(Washington, DC, November 16, 2008) – Upon taking office, President-elect Barack Obama should decisively repudiate the abusive counterterrorism practices of the past seven years and adopt fair and effective policy reforms, Human Rights Watch said in a briefing paper released today.
The Human Rights Watch paper, “Fighting Terrorism Fairly and Effectively: Recommendations for President-elect Barack Obama,” outlines 11 steps that Obama should take to reform US counterterrorism practices. Closing the detention center at Guantanamo Bay, requiring the Central Intelligence Agency (CIA) to abide by the humane interrogation rules that apply to the military, and putting an end to renditions to torture are chief among them.
“For far too long, the United States has undermined its ability to fight terror by adopting short-sighted policies that allowed torture and indefinite detention without charge,” said Kenneth Roth, executive director of Human Rights Watch. “The United States urgently needs President-elect Obama to live up to his commitment to right the wrongs of the last seven years, and to regain the moral high ground in the fight against terrorism.”
The 28-page briefing paper urges Obama to prosecute Guantanamo detainees suspected of terrorism in federal civilian courts and to release or transfer the others. To start this process, he should designate a high-level interagency task force to review the detainees’ files and decide who should be brought to trial and who should be released.
Human Rights Watch also called on the incoming administration to admit into the United States some of the Guantanamo detainees who have already been slated for release but cannot be returned home because of concern that they would be subject to torture, and to step up negotiations with US allies around the world to find solutions for the others.
The new president should reject calls to create a preventive detention system in the United States as a way to “solve” the Guantanamo problem. Such a system would have the same major defects as the Guantanamo system, as detainees would be held without charge and without a meaningful chance to contest the evidence against them. Preventive detention would be based on assumptions about future behavior that are impossible to rebut.
Human Rights Watch cautioned that any attempt to create a preventive detention system in the United States would almost certainly embroil the administration in controversy over detainee policy and undercut gains made by closing Guantanamo.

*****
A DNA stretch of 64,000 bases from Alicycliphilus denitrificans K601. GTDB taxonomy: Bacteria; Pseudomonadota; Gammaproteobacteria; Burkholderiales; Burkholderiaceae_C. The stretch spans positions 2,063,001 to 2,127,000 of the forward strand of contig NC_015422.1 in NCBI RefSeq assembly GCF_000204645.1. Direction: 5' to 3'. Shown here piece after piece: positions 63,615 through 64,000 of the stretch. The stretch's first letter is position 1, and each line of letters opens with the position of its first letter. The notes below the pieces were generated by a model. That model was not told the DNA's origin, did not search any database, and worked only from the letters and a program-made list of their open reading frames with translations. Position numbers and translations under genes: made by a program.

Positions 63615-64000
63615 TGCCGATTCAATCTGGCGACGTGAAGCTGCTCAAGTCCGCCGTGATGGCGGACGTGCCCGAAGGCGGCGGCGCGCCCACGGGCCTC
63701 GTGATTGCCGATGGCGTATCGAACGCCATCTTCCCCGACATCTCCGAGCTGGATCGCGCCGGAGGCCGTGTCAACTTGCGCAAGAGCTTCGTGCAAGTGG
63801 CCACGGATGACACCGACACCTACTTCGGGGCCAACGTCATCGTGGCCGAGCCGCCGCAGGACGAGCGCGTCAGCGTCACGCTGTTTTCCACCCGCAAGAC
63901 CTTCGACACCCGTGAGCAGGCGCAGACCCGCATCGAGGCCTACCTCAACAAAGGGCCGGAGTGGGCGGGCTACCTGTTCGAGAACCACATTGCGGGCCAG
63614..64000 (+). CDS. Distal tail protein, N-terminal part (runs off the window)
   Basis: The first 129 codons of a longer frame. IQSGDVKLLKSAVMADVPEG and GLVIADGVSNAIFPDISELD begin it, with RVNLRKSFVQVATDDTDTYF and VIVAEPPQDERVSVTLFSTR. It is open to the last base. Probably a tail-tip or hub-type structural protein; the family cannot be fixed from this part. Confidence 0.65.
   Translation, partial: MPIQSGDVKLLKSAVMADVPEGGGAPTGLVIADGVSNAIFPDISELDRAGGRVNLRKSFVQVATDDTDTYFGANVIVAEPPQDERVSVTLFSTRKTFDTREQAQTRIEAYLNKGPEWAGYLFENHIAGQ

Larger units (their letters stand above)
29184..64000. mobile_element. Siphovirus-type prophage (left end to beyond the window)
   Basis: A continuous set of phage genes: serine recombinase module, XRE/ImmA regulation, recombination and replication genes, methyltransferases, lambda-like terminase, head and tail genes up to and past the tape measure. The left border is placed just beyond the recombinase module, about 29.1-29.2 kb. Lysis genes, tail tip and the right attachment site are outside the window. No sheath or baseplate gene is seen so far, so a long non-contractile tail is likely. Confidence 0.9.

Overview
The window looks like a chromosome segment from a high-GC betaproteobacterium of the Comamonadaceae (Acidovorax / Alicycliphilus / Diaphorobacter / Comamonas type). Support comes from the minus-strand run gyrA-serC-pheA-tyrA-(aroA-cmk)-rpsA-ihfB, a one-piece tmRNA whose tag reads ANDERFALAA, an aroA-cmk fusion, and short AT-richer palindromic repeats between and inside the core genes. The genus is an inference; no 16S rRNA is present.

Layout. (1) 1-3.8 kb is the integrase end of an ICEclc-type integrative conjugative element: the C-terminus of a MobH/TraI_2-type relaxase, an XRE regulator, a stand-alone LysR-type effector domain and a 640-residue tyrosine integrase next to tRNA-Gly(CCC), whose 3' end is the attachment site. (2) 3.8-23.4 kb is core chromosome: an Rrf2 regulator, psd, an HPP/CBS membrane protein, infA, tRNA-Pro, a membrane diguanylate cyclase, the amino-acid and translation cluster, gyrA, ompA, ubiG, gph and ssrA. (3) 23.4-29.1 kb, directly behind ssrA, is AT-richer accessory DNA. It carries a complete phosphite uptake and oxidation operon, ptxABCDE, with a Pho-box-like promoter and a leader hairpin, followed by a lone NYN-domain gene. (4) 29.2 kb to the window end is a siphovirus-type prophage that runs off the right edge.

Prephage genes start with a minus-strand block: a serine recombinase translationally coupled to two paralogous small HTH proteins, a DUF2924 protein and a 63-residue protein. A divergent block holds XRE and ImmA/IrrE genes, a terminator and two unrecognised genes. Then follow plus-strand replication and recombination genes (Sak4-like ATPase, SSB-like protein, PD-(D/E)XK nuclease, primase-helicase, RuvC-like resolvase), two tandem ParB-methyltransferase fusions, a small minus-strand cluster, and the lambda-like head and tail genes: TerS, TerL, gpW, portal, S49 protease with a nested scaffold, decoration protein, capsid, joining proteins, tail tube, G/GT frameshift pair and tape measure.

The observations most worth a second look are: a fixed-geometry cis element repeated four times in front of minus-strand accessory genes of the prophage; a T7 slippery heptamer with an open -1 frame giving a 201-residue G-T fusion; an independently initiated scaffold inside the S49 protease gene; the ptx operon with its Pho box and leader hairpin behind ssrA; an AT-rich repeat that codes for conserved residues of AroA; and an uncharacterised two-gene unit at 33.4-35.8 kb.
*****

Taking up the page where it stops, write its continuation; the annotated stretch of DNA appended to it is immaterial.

Within the first days or weeks of taking office, Obama should take a number of additional steps to signal a major shift in US counterterrorism policy, Human Rights Watch said. Among his first acts, he should issue an executive order requiring the CIA to follow the humane interrogation rules adopted by the US military, announce an end to the CIA secret detention program, and sign the Convention against Enforced Disappearances.
Human Rights Watch also called on Obama to work with Congress to create a non-partisan investigatory body (a truth commission) with subpoena power to investigate abuses related to US counterterrorism policies and practices. This commission should specifically address who should be held accountable for these abuses and how such accountability can be achieved. It should also make recommendations regarding what steps should be taken to ensure that these abuses do not happen again.
“The United States must examine and account for the abuses of the past seven years in the fight against terrorism to understand what went wrong, and ensure that this ugly chapter in American history is never repeated,” Roth said.
The following is a full list of Human Rights Watch’s recommendations to President-elect Obama on counterterrorism issues:
· Close the military detention facility at Guantanamo Bay;
· Abolish the military commissions and prosecute terrorist suspects in federal court;
· Reject preventive detention (detention without trial) as an alternative to prosecuting terrorist suspects;
· Reject the “global war on terror” as the basis for detaining terrorist suspects;
· Issue an executive order to implement the ban on torture and cruel, inhuman, or degrading treatment;
· End the CIA detention program;
· Prohibit renditions to torture;
· Account for past abuses;
· Provide redress for abuse;
· Repudiate Justice Department memos and presidential directives that permit torture and other abuses; and
· Protect innocent victims of persecution abroad from being defined as terrorists.